This summer is the first the park has run these ranger activities, Wayne tells us. The idea is to get families to try something new that 
they can perhaps continue when they get 
back home.

After a quick lunch back at the caravan, we head off for another activity, this time building minibeast homes in a stack of wooden pallets in a field on the edge of the park. The children run around the field, collecting hay, pine cones and plastic tubing to assemble their bug hotel. An hour or so later the hotel is complete.

“It’s five-star,” declares my son, with delight.

In the evening we’re in for another treat - and for once, it doesn’t involve Wayne.

This time it’s a storytelling walk courtesy of the wonderfully hirsute Travelling Talesman, who tells us the enchanting tale of Sally in Silverland. The story has been specially written to take in the woodland, lakes and other landscape features of Trevella and it isn’t long before we’re all following the Talesman, Pied Piper like, to various locations where Sally’s story unfolds.

It’s a magical evening that ends (of course) with good triumphing over evil and a few 
more tales in a storytelling tipi on the edge 
of the park.

But as far as my son is concerned the highlight of the holiday comes at the end of the week - an introduction to fishing. He catches roach, tench and finally reels in the big one - an extremely slippery, wriggly eel. Thank heavens for Wayne, who certainly earns his money that day, hot-footing it around the lake from child to child as the catches come in thick and fast.

Alongside its wonderful ranger adventures the park also has plenty of other attractions to keep families entertained. There’s a crazy golf course, two playgrounds, a games room, pets corner, nature trail and open air swimming pool, not to mention great facilities including a shop, cafe (with limited opening hours) and laundry. The staff in reception are ever helpful too.

But you can’t journey all this way and not explore the surrounding area just a little bit. We spent many a carefree day bodyboarding in the surf on Crantock beach, visited the nearby Lappa Valley Steam Railway and Leisure Park and, on our one rain-sodden day, headed for the brilliant National Maritime Museum in Falmouth, stopping nearby for lunch in Rick Stein’s fish and chip restaurant, a thoroughly delicious and value-for-money experience I would wholeheartedly recommend.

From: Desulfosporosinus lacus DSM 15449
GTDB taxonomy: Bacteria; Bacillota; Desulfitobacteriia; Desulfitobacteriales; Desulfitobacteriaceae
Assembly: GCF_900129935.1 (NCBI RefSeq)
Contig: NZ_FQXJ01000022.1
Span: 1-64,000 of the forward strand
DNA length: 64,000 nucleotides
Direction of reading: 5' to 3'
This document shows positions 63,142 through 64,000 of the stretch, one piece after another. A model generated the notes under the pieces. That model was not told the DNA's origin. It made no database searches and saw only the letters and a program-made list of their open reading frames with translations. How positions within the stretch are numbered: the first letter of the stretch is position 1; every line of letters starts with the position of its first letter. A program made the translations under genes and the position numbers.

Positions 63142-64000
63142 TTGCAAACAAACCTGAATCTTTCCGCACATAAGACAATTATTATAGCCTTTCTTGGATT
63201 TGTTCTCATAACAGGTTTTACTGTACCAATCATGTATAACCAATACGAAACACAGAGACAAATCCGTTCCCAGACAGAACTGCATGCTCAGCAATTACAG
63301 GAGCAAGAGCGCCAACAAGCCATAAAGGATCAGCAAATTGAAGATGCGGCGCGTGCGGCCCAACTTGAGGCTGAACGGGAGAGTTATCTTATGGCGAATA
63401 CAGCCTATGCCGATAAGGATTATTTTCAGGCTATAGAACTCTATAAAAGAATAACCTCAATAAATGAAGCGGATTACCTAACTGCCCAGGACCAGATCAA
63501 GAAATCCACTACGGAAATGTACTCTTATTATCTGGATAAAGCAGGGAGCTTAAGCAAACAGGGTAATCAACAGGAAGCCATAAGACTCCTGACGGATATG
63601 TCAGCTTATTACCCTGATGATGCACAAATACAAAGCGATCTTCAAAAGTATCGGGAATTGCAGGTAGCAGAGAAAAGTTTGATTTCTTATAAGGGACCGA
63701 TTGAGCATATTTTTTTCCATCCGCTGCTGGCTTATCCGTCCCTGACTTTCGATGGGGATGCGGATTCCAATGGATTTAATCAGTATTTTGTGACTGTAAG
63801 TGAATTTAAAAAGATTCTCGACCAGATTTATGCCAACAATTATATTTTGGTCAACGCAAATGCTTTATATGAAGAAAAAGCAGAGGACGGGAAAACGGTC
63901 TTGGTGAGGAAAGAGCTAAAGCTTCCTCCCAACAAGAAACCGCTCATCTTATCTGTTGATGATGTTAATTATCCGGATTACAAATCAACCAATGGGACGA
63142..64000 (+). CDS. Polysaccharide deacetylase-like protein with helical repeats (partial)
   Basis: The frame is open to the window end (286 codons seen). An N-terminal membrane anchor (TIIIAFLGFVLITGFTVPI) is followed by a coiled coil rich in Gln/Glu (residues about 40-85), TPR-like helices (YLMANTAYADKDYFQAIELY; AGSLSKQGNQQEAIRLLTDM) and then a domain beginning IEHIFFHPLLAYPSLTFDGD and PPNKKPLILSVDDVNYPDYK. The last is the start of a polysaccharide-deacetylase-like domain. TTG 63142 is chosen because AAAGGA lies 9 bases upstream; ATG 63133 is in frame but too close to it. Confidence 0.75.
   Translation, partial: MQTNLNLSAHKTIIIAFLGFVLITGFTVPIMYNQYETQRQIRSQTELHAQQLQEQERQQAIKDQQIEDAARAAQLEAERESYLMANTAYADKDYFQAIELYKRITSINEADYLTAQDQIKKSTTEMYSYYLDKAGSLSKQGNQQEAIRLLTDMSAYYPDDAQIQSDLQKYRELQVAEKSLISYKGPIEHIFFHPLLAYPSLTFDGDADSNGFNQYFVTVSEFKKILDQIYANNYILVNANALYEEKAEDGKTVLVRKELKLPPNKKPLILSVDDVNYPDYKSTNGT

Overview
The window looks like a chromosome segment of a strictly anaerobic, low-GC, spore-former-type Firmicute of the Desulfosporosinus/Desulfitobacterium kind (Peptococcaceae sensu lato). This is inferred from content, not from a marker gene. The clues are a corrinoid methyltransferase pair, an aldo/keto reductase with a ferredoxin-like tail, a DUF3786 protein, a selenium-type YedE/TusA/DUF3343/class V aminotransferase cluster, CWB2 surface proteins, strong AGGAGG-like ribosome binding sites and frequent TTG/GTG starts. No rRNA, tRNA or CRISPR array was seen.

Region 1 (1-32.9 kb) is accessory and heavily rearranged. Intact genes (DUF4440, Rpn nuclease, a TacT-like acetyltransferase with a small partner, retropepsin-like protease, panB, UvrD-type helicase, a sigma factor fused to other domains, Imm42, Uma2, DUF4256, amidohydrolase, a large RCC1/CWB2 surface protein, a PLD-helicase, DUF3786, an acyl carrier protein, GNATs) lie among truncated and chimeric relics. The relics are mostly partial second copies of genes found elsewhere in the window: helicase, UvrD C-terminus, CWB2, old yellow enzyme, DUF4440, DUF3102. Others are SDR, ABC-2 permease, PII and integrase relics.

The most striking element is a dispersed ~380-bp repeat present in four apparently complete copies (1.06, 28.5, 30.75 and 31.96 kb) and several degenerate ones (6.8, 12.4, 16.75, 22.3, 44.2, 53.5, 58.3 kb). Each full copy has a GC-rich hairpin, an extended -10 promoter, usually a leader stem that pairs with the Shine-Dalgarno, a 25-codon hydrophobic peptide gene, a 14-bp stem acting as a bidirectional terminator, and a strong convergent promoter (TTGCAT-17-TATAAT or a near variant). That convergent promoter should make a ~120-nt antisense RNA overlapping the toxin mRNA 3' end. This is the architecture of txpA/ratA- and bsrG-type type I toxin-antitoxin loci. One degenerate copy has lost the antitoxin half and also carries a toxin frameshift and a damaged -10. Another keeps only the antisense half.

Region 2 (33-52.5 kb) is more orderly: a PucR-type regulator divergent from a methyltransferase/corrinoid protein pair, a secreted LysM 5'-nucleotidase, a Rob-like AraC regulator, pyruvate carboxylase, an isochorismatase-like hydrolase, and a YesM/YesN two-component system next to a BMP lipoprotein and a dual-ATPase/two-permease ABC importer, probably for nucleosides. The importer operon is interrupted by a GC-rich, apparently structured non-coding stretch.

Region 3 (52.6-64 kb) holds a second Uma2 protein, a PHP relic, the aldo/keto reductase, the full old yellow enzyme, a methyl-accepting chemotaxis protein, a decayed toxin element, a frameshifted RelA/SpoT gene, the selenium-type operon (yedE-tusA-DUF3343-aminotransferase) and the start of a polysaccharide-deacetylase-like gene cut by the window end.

Of course, it’s Cornwall in August so there are bound to be queues at many of these tourist attractions. But if it all gets too much you can always retreat to the peace of Trevella. You won’t be short of things to do. And you never know, they may just stay in the banks of your memory, sustaining you through the the winter to come and perhaps beyond.

Adventures in Cornwall

To inspire families before their visit, Trevella Park has launched its own guide to 50 Great Adventures in Cornwall, available at

The list features daring activities for tots which include playing in the rain, going on a barefoot walk, spotting a shooting star and hunting for crabs. Family adventures cover everything from beach barbecues to horse-riding along the Gannel River, while ideas for couples include food and river festivals, coastal and countryside walks, sea kayaking, coasteering and sea fishing.

Barry Templeman, Trevella Park general manager, says: “Simple pleasures fill a family holiday with happy memories - a first bike ride, flipping rocks in search of crabs, flying through the air on a rope-swing – so we created the role of park ranger and our 50 adventures guide to help our visitors get back in touch with 

Key facts

Trevella Park is a five-star camping and caravan park on the north Cornwall coast, close to Crantock and Newquay. The park is open from April 1 to October 31 each year and has a mixture of mobile homes, pre-erected tents and touring pitches, plus a small number of privately-owned holiday homes.

Trevella has been awarded the GOLD David Bellamy Conservation Award 14 years running and has been named as one of ‘Britain’s Best Parks’ by the AA, ‘Top Site of the Year’ by Caravan Magazine and one of the ‘Top 100 Family Parks’ in Practical Caravan.

School summer holidays at Trevella start from £469 for a safari tent and from £557 for a static caravan, both based on a seven-night stay for up to six people in August.

To find out more visit or call 01637 830 308.